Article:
2. Except the BMA have no control over the number of doctors trained at all. It's simply the government. In fact the BMA regularly point out in consultations that more doctors (specifically GP's) are needed and that the UK is under doctored compared with many EU nations. Training numbers have recently been increased (as they have been repeatedly over the years). Even with the introduction of the decidedly dodgy 'private medical schools'. This year, as medicine is becoming a less popular career there were actually medicine places available on clearing.
  3. I do agree though I'm not a fan of in work tax credits. Seems like a subsidy to business owners rather than anything else.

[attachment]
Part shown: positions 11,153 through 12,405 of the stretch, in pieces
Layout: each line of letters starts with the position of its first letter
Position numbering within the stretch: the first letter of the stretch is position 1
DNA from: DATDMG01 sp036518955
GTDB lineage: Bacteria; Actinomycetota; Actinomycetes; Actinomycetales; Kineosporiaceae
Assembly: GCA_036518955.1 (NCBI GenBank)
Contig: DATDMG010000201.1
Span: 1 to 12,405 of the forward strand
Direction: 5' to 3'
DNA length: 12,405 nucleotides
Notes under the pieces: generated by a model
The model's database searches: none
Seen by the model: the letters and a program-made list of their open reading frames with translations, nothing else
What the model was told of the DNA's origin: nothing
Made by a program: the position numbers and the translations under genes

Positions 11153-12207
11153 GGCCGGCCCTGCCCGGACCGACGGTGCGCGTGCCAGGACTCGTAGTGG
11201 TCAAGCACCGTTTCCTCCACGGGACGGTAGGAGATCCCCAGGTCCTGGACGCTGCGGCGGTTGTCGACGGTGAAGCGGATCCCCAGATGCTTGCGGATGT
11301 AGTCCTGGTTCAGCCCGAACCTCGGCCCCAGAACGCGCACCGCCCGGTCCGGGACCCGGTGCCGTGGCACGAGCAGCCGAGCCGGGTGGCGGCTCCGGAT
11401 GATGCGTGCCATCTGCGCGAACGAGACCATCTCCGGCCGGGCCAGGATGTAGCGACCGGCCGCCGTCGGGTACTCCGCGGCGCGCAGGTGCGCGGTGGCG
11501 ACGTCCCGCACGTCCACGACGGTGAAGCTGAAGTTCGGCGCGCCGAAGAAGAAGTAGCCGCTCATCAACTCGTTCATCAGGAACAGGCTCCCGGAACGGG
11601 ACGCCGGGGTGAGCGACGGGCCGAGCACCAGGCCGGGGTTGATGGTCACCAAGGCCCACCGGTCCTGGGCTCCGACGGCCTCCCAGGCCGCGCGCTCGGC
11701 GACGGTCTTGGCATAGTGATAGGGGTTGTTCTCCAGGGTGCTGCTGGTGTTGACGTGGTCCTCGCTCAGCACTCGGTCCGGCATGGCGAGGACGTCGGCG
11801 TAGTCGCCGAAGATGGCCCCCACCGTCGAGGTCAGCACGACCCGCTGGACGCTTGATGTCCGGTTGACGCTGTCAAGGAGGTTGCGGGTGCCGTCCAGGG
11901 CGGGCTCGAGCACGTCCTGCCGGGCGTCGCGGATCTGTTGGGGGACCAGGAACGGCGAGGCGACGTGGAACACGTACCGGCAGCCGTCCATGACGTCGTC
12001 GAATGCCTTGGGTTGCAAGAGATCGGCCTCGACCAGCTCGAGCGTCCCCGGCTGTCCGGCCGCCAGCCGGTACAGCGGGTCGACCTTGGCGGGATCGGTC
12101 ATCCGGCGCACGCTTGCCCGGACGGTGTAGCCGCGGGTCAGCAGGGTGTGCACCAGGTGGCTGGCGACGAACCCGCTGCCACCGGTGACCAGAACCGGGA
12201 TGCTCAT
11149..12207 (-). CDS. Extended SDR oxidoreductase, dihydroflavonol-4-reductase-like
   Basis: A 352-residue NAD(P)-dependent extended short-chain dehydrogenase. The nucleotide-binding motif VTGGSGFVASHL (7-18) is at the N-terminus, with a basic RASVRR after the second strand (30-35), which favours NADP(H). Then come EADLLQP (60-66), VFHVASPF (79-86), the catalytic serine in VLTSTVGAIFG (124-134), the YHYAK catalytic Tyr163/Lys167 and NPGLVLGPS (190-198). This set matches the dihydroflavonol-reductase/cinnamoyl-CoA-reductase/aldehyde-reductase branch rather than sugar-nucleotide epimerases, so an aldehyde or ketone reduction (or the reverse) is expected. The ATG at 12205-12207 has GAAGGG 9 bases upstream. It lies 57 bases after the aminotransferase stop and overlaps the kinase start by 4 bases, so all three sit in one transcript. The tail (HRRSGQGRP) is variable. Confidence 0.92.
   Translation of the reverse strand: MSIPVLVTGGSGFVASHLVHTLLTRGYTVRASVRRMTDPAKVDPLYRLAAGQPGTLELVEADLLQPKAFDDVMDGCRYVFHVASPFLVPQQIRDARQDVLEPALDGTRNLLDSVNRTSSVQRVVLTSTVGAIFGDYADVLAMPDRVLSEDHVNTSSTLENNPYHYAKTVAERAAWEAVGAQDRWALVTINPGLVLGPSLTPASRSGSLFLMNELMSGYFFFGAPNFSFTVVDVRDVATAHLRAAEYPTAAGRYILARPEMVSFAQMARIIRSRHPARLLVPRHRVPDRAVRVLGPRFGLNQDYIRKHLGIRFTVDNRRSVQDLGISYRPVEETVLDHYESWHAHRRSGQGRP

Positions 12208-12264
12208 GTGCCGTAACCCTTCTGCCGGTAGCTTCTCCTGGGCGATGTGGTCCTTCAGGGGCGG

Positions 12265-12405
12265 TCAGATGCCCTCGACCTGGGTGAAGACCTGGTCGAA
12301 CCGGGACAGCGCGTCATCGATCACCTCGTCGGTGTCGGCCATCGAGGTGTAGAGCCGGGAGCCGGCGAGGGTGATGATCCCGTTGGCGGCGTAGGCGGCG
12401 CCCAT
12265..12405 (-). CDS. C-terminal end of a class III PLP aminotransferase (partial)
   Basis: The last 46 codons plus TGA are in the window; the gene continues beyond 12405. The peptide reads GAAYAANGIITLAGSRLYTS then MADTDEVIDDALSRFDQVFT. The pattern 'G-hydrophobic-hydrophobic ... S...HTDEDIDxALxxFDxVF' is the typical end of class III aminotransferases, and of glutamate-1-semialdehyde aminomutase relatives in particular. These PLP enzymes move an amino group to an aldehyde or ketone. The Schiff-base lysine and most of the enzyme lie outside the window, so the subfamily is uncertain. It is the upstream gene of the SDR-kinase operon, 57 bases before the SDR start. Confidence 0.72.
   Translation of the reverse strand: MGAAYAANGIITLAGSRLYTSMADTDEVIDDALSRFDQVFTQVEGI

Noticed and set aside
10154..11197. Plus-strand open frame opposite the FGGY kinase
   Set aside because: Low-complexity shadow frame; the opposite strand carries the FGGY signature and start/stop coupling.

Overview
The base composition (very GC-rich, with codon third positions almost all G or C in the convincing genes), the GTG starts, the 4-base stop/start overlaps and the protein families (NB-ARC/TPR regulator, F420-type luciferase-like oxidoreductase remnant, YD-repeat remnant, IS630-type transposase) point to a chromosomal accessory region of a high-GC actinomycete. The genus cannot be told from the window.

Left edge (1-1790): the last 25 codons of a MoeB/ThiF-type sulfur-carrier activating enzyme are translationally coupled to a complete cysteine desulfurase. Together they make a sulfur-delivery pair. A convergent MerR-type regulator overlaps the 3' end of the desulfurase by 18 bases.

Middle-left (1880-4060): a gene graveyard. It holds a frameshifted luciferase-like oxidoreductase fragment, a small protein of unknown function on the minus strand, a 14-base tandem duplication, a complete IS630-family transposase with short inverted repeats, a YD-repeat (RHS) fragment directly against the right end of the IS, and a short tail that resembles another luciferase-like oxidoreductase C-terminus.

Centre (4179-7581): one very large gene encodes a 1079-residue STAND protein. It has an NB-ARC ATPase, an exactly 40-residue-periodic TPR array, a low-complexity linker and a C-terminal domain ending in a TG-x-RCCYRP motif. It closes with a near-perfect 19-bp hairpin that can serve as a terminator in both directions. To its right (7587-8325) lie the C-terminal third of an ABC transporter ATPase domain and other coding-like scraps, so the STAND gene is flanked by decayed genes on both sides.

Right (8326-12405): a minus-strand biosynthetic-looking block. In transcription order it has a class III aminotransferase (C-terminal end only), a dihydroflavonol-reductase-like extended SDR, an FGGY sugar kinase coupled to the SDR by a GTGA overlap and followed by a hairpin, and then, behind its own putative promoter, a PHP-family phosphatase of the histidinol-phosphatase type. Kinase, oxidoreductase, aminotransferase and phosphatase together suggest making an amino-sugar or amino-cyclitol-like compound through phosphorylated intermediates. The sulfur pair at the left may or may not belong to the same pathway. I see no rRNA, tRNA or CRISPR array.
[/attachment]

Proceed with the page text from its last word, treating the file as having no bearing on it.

4. Last time I looked public sector pensions where 1.8% of GDP and due to fall to 1.4% of GDP over next few years. And that was before my pension value was decreased by a couple of £100k;-) Oh yeah and I do fund my pension, its not my fault they don't save/invest the money. Welfare and state pension is a different matter, they do cost a lot but it depends on what kind of country you want to live in and how young and healthy you are now as to whether you think they are a good idea or not. The only way to become richer as a nation is to make more goods and services I'd have thought. So policies which stimulate that are a good idea. They will however have a long payback time, something which as a country we are rubbish at managing (quick sell up to a US/Chinese/Indian/Japanese firm) on both a private/corporate and governmental level. Anyway I've drifted off topic - this is bonds, apologies. I'm a listener on that topic as I don't understand as much as I'd like to.